Paula Villescaz, an 18-year-old student at Mira Loma High School, is one of the many posters to announce her candidacy on Leubitz's Calitics Web page.
"The state party is largely composed of old buddies who get together to socialize every once in a while, with most meetings being poorly attended and little business getting done in them," wrote Villescaz, who spent much of the last year working on Charlie Brown's unsuccessful bid to unseat Rep. John Doolittle, R-Roseville. "This is why I hope to get a seat."
At most, bloggers could fill 3 percent of the 960 state Democratic Party Assembly delegate seats. But win or lose, the cyber voices of liberals like Leubitz and Villescaz are starting to be heard.
The clearest measure of their success is their steadily increasing Web traffic.
"I started the site in August 2005, and back then I would get 90 hits a day," recalls Leubitz. "In November, it peaked at 3,000."
I haven't peeked at the stats lately, but we are doing better than that now. Like Brian, I started blogging heavily here in California in Aug of 05. There was a pretty anemic blogging scene given the progressiveness of the state and the fact that a number of big national bloggers live in the state. Since then dozens of sites have popped up, full of excellent writers and dedicated activists. Calitics itself has expanded its stable of bloggers and is now a daily read for bloggers, staffers and reporters. More than one post has made its way into a mainstream publication.
One of the sites that has launched since Aug 05 is Frank's California Progress Report. He and I spent some time hanging out at Debra Bowen's inauguration this Monday. He didn't tell me he has been appearing on TV. I had to learn about it from this article. Great stuff Frank!
But there have been other, perhaps more tangible, signs of the rising influence of liberal blogs -- or "netroots," as they call themselves.
Frank Russo, who operates the California Progress Report, another liberal Web site, says he is now being booked as a pundit on traditional media outlets. He is a weekly guest on Bay Area talk radio and was an on-air analyst for KPIX, the Bay Area's CBS affiliate, on election night.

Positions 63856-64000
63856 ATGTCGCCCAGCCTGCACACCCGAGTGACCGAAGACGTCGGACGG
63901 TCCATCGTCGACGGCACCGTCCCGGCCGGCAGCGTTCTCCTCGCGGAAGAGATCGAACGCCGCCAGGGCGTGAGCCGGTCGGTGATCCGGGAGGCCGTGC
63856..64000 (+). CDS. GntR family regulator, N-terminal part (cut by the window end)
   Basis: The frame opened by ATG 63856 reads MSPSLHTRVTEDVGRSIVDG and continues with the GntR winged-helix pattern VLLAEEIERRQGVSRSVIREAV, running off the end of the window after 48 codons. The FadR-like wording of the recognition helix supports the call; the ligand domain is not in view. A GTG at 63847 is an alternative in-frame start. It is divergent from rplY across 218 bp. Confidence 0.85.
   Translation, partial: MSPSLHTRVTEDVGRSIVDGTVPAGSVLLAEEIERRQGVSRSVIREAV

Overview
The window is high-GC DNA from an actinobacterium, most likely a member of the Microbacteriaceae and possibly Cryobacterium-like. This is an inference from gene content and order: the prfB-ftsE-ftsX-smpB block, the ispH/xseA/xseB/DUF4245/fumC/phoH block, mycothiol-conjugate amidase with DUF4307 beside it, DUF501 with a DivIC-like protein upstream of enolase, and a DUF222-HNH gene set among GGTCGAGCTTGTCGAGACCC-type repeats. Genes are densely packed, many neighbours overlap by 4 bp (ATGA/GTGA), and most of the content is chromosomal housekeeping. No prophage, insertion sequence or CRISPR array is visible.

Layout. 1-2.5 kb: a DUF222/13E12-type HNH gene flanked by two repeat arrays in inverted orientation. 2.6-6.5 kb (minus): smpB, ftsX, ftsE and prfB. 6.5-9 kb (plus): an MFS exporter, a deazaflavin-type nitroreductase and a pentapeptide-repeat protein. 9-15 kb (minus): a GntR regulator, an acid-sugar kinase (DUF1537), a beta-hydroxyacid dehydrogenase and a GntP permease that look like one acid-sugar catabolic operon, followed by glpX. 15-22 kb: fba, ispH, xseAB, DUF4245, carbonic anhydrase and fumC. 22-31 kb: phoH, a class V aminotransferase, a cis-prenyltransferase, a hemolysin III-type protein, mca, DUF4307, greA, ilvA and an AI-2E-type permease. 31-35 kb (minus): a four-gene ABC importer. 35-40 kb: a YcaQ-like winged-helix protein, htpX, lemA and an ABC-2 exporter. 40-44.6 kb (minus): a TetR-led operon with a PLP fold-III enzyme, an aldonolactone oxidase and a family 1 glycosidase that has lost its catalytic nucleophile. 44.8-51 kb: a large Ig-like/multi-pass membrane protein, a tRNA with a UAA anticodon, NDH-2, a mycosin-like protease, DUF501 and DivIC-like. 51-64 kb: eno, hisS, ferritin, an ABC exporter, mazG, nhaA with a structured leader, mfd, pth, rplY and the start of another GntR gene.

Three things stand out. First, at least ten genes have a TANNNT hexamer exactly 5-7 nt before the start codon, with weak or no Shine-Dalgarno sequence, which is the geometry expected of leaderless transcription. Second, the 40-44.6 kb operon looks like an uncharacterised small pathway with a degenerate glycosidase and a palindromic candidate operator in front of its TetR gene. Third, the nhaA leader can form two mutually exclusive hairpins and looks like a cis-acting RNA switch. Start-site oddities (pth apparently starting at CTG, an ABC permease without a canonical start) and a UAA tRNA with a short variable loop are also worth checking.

"That wouldn't have happened before I started my site," says Russo, whose Web page has logged more than 200,000 visitors since its launch last March.
Frank has poured a ton of hours and thousands dollars into his site. Like most, blogging is a passion project and a labor of love. I am one of the very few to actually get paid to do some of this work, something hopefully changes with time. As I said in the article "It is a dream position. There are very very few people nationally who are paid to blog."
But enough about me. I want to talk about something that is mentioned in the article. A few of us have been invited by Steve Maviglio to appear on a panel in the Capitol for a group of Assembly Chief of Staffs and Press Secretaries. We have a bunch of ideas about what we want to talk about, but I would love to get your input. What makes a good elected official blogger? What would you like to see them doing in terms of outreach? What will they get out of spending time and resources in the blogosphere?
Once again, best of luck to Paula (that's her pictured in the article) and all of the rest of you running this weekend. We have accomplished a lot in the past year and a half. There is a lot more to do, so stay tuned. Hang out at Calitics. Get more involved with your local grassroots. And let's work together to make this state match the idealized one in our heads.